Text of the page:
Sometimes announcers will talk about something between pitches of interest to the fans, and they will continue the subject for several innings. Well, on this day they picked the National League MVP race as their subject. They went on for about five innings. This was Bonds' first year with SF and hands down winner of the MVP. Stats gurus later figured that Bonds' performance in'93 was one of the top ten seasons for a player in all of baseball history. Yet these clowns could only discuss which one of their home town chummy chums, Greg Maddux or Tom Glavine, should win the MVP. Inning after inning of "is it Maddux, or is it Glavine?" Stats and insight, back and forth. My dad and I were incredulous. "What about Bonds, you morons!"

For about five innings, not only didn't they discuss Bonds, they didn't even mention his name. Not once. Then, finally, at the very last minute, when their discussion was almost over, they realized their error. One of them said, "Hey, we've been talking about the MVP race for all of this time and we've only mentioned the two Braves pitchers." The other said, "Yeah, you're right. No discussion of the MVP would be complete without including [Phillies player] Lenny Dykstra!"

If Playtex made a bra to hold those boobs, it would be a world record for sure.

Bird Killer!

A memorable game I attended with my friend, Mike, at the Oakland Coliseum. A wild time of heckling the Yankees' Dave Winfield, and also I took home my first home run ball.

This game, May 25, 1984, was the Yanks' first game in Oakland for the season. During an at bat of the detestable Winfield, A's pitcher Steve McCatty threw a high ball, just out of the strike zone. Winfield's plate-crowding stance usually had his head directly on top of the plate. Although the ball was thrown directly at his head, the ball was clearly over the plate. Winfield ate the dirt in his effort to evade the near strike, then charged about 10 feet toward the mound, threatening McCatty. Both benches emptied, the crowd was frenzied, but no fight occurred.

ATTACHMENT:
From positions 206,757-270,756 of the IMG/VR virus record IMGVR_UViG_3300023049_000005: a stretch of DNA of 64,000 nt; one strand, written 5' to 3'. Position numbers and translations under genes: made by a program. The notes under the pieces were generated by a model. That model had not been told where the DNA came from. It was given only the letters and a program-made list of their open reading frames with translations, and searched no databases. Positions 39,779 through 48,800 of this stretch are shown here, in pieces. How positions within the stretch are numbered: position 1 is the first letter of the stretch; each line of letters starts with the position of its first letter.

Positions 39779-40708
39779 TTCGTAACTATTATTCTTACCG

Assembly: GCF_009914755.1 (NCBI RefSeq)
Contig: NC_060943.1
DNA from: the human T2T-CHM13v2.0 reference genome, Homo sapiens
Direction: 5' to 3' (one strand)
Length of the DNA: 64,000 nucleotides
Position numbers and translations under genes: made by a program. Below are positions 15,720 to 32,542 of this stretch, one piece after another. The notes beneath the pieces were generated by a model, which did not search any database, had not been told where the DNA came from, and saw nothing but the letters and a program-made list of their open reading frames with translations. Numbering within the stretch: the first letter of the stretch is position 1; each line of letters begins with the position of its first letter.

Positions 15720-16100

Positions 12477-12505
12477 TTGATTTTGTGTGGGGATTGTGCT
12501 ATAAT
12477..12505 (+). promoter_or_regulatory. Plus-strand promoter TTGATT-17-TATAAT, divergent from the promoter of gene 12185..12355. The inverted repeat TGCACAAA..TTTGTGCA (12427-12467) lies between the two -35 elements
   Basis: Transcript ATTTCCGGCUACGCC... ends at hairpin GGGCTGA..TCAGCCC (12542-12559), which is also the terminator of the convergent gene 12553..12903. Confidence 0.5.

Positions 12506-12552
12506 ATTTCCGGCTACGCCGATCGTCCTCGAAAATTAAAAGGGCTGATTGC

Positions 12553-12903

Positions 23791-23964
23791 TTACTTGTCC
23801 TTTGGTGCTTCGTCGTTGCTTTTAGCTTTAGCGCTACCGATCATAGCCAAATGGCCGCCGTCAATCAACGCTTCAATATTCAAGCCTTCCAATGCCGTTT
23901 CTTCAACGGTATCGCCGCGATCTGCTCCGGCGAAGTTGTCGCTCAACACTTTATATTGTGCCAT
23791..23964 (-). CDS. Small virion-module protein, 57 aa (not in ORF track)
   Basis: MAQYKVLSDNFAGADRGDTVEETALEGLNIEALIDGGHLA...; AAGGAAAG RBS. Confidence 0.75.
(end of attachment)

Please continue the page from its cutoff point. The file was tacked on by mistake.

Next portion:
When the Yanks took the field the next inning, a fan in our left field bleacher section stood up and said, "Everybody to right field!", where Winfield was playing, with obvious intentions to mass heckle. Several dozen of us headed out there and began the loudest, most energetic heckling of a visiting player I ever took part in. We hit him with chants so obnoxious and severe that the fans in the box seats several sections away complained to security. We heckled him about his mother, his IQ, his relationship with George Steinbrenner, you name it. He engaged us in return, which was pretty funny, sometimes flipping the bird to us behind his back while waiting on the next pitch. He covered his ears in mock insanity. He laughed and smiled.

But the best part was that, with the previous year's ecnounter in Toronto where he was arrested by Canadian police for accidentally killing a seagull, Canada's national bird, during warm-ups, still fresh in our minds, we had the entire right field bleachers flapping our arms up and down and chanting "Bird killer!, bird killer!, bird killer!" What a sight. "Hey, Winfield, does an American dime work in a Canadian payphone?", alluding to his one phone call in jail. "You're a murderer!" On and on.

We stayed out there the entire game and I'm sure nobody had a voice left the next morning. I also retrieved a home run hit by the Yanks' Oscar Gamble. The ball went under the bleachers, and I was first down the stairs and retrieved it with about a dozen others right behind me. (Box score)